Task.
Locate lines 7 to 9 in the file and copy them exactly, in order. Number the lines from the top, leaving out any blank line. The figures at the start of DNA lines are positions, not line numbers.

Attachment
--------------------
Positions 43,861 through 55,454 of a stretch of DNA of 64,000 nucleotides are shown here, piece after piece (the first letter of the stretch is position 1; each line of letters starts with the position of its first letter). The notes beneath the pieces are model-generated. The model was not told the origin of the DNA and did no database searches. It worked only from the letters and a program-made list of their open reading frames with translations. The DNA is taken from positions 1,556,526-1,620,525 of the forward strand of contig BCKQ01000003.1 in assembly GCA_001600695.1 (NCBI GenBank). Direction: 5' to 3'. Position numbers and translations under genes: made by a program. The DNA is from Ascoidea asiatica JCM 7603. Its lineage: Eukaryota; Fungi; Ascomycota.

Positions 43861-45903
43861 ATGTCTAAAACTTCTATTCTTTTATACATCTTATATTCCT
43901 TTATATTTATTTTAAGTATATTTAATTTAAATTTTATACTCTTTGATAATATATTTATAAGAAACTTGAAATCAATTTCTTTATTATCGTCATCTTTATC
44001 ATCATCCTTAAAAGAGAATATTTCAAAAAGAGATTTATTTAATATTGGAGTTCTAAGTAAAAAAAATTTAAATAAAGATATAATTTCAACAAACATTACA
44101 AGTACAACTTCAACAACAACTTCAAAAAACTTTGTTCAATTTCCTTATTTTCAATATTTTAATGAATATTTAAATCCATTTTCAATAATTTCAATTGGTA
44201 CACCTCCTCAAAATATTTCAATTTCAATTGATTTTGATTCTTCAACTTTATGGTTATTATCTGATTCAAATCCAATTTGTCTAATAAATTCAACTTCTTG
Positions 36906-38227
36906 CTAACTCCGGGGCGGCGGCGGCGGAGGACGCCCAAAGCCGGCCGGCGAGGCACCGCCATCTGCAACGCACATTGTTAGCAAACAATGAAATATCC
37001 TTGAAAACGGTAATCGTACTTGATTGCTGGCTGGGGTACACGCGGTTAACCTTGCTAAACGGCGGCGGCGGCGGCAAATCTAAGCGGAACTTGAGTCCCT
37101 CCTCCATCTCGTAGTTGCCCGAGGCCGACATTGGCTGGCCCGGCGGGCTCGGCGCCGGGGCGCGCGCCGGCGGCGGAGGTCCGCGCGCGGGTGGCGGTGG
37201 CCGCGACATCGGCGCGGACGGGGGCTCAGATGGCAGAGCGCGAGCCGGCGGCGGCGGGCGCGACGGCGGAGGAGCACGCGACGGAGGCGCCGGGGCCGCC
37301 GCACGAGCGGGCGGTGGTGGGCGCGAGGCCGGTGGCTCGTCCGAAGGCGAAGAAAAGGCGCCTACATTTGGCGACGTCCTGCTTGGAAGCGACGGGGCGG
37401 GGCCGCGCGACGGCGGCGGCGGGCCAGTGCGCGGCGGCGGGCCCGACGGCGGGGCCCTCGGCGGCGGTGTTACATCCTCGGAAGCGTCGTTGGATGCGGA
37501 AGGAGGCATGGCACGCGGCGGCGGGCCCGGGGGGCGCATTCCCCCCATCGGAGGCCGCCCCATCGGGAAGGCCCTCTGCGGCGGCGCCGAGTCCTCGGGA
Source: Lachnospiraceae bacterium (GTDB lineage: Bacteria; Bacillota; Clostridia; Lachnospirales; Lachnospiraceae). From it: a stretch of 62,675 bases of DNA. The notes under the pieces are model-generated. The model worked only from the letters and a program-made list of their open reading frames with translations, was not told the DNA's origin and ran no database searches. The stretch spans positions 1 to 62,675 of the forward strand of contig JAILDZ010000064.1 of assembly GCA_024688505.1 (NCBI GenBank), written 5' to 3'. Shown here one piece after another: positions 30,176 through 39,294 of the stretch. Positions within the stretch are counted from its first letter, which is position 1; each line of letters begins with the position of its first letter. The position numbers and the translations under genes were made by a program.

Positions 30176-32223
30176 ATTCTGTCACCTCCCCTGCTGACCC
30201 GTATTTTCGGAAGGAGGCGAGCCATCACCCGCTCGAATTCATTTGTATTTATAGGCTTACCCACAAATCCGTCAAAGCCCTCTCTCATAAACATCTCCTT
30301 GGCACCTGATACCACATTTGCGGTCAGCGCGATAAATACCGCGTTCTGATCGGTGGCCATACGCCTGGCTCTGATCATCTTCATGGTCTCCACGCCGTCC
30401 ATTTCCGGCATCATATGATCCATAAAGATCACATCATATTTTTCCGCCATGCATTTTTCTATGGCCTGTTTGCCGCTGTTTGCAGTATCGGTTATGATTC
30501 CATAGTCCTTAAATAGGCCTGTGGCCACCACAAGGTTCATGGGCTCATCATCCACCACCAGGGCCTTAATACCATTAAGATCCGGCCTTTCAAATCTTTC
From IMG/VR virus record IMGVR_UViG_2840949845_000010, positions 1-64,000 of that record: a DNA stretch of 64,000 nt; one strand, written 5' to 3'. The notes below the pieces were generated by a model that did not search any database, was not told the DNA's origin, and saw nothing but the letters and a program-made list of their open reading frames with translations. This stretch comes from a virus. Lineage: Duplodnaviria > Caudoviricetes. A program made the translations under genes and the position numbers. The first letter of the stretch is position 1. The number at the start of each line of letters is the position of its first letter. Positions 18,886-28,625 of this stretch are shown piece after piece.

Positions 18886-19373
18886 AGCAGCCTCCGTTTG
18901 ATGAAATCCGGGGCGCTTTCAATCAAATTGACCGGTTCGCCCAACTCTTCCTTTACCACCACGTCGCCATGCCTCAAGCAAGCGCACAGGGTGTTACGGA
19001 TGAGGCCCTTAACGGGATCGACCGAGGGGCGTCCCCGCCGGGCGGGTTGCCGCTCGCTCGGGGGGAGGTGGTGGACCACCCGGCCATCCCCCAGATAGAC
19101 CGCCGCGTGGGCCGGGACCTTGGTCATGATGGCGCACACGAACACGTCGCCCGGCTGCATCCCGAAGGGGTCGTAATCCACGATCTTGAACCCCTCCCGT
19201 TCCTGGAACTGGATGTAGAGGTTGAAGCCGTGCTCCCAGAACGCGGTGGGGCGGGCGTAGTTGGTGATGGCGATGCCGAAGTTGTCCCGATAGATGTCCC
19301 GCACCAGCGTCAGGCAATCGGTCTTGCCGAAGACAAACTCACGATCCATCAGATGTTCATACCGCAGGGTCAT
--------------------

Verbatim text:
44201 CACCTCCTCAAAATATTTCAATTTCAATTGATTTTGATTCTTCAACTTTATGGTTATTATCTGATTCAAATCCAATTTGTCTAATAAATTCAACTTCTTG
Positions 36906-38227
36906 CTAACTCCGGGGCGGCGGCGGCGGAGGACGCCCAAAGCCGGCCGGCGAGGCACCGCCATCTGCAACGCACATTGTTAGCAAACAATGAAATATCC